there is no beauty in processed hair. the sooner the sisters clear their minds of that brainwashing, the better.
     
  3. Destee

    Destee destee.com STAFF

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    Sister RalphsGal ... Hello and Welcome ... :wave:

    Thank you for joining, sharing, and becoming a Premium Member! Thank You! :bowdown:

    I don't know how much obesity has to do with our hair, other than perhaps self-esteem in general. I suppose some connection to anything could be developed, if one is bound and determined to do so. I personally think these are two very distinct concerns that are deserving of their own individual discussions. Combining the two makes it more difficult to focus on either properly.


    In regard to the above, i think we really must get away from encouraging this "conformity" when it costs us our God-given right to be who we were made to be. It is perfectly fine for a Sister to wear her hair the way God made it, under any and every situation known to man-kind. Period. It is a mistake to suggest that we are not "valuable" unless we conform.

    We, Sisters, must help each other become conscious of our own true beauty, to quit hating the way God made us, because the world does not embrace it. Once we do that, we will look at all of our own selves differently. Our large hips, thick thighs, big booty, and hair that grows toward the heavens ... all of our being ... will be beautiful in our eyes.

    Then and only then, will we be on the road to a true and healthy recovery.

    Again, thanks for sharing with us!

    Much Love and Peace.

    :heart:

    Destee
     
  4. jamesfrmphilly

    jamesfrmphilly going above and beyond PREMIUM MEMBER

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    ever worked in NYC? there, conservative jews dress in all kinds of funny styles and get along just fine.
    in many cases they have their own enterprises and close on their own holidays. the rest have to conform to then.
    no need to kiss corporate butte.
     
  5. ralphsgal2004

    ralphsgal2004 New Member MEMBER

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    Hi all thanks for the warm welcome.

    I agree that acceptance is the path to healthier living. But in order to let go of something we deem valuable, ie straight hair, conformity, we have to have something with which to replace it. What is that "something?"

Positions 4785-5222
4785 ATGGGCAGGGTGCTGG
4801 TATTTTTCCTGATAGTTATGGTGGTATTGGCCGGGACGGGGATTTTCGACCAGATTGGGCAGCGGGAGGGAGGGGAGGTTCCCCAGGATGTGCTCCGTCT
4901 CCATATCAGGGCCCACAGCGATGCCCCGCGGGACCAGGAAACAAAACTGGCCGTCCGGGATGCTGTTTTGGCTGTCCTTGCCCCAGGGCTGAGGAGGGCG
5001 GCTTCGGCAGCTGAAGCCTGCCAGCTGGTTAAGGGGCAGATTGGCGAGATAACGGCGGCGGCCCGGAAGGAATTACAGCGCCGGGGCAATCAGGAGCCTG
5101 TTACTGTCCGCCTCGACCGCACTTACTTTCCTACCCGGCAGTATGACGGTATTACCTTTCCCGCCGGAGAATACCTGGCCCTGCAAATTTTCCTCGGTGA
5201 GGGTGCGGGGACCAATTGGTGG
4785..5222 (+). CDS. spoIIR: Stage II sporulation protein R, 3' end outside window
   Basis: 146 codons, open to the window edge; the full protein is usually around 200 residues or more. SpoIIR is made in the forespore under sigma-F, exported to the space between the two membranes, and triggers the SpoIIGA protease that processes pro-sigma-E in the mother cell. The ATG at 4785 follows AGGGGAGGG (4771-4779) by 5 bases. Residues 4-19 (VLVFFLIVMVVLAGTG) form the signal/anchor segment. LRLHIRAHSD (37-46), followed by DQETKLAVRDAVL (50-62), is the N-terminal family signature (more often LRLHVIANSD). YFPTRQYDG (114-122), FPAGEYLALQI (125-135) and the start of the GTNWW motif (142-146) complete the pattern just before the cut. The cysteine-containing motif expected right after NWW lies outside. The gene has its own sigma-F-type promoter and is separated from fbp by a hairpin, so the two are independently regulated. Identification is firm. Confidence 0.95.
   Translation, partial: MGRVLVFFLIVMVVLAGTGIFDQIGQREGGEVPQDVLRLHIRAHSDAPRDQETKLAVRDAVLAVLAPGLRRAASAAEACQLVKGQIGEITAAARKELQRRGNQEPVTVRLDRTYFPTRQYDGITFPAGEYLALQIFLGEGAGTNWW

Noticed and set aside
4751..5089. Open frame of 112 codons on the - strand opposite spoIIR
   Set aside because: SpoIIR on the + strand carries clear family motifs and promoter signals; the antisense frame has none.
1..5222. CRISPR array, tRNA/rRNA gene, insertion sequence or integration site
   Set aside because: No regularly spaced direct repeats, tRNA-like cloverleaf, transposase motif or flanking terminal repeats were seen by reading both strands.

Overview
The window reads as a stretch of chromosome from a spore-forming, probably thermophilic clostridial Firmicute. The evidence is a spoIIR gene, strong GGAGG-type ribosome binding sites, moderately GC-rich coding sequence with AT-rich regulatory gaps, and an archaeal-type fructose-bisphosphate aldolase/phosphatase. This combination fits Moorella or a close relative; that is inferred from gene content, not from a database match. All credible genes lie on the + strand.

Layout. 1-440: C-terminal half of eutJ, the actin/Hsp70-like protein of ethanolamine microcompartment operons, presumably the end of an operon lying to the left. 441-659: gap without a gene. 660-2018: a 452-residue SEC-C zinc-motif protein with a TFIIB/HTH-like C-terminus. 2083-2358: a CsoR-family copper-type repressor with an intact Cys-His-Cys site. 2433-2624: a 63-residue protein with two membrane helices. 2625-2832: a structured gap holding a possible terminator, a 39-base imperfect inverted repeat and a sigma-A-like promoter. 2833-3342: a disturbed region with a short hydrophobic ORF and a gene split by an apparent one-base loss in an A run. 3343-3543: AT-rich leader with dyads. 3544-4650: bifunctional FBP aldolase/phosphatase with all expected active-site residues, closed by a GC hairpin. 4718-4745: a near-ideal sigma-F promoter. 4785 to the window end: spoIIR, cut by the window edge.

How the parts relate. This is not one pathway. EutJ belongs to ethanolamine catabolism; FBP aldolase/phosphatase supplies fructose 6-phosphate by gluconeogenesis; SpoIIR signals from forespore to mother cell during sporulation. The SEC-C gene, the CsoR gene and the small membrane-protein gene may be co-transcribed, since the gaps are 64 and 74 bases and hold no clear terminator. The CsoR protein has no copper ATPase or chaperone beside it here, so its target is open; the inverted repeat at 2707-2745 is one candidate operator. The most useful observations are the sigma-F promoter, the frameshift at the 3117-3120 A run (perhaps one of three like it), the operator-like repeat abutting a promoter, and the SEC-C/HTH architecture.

I live in California, and although we have a reputation for being "progressive" there is a virulent conservatisim that runs from Eureka to San Diego.

    Particularly with corporations. Of course, you can have your own business and dress however you want. However, what I have seen is in corporations, black women who look like Condi get further than those who look like, India.

    I strongly believe that hair and fitness are closely related. If you are unwilling to exercise every day, it is hard to control weight. Too many of us are overweight and I definitley think "hair vanity" has much to do with it.

    Been there, done that, now sport twists.
     
  6. Destee

    Destee destee.com STAFF

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    Oh gosh, RalphsGal, i just realized i had you mixed up with another Member becoming a Premium Member ... my apologies.

    :heart:

    Destee
     
  7. ralphsgal2004

    ralphsgal2004 New Member MEMBER

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    I wouldn't mind being a premium member. How does that work?
     
  8. Destee

    Destee destee.com STAFF

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    Sister, are you kidding? What do we replace it with? You ask that question as though you don't have a clue.

    The question is not what do we "replace" it with, but rather, that we remove all "replacements" and go with the original. How can any "replacement" be better than what God originally gave us?


    Like i said, a connection can be made between any two things, if one is determined to do that.

    Long before California became "progressive," Black women were required to be other than themselves in order to obtain the most "bottom of the barrel" jobs in this country. I don't remember where i read it, but during jim crow, Sisters that got domestic jobs, cleaning white folks kitchens and dirty underwear, had to have done "something" to their hair to appear more presentable to white folk. This is nothing new.

    :heart:

    Destee
     
  9. Destee

    Destee destee.com STAFF

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    Thanks for asking Sister. Members who choose to become Premium Members, help to keep this community alive for all of us. It is not required by any. Premium Membership is $10.00 per month or $100 per year. Below are a few additional links you may find helpful.

    Benefits of Premium Membership

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    If you have additional questions, we're all right here to help.

    Much Love and Peace.

    :heart:

    Destee
     
  10. jamesfrmphilly

    jamesfrmphilly going above and beyond PREMIUM MEMBER

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    letmeseenow. my generation went up against the rednecks and police dogs and ******* sheriffs in order to secure civil rights.
    sisters nowadays cannot go up against "virulent conservatism"?
    what wimps.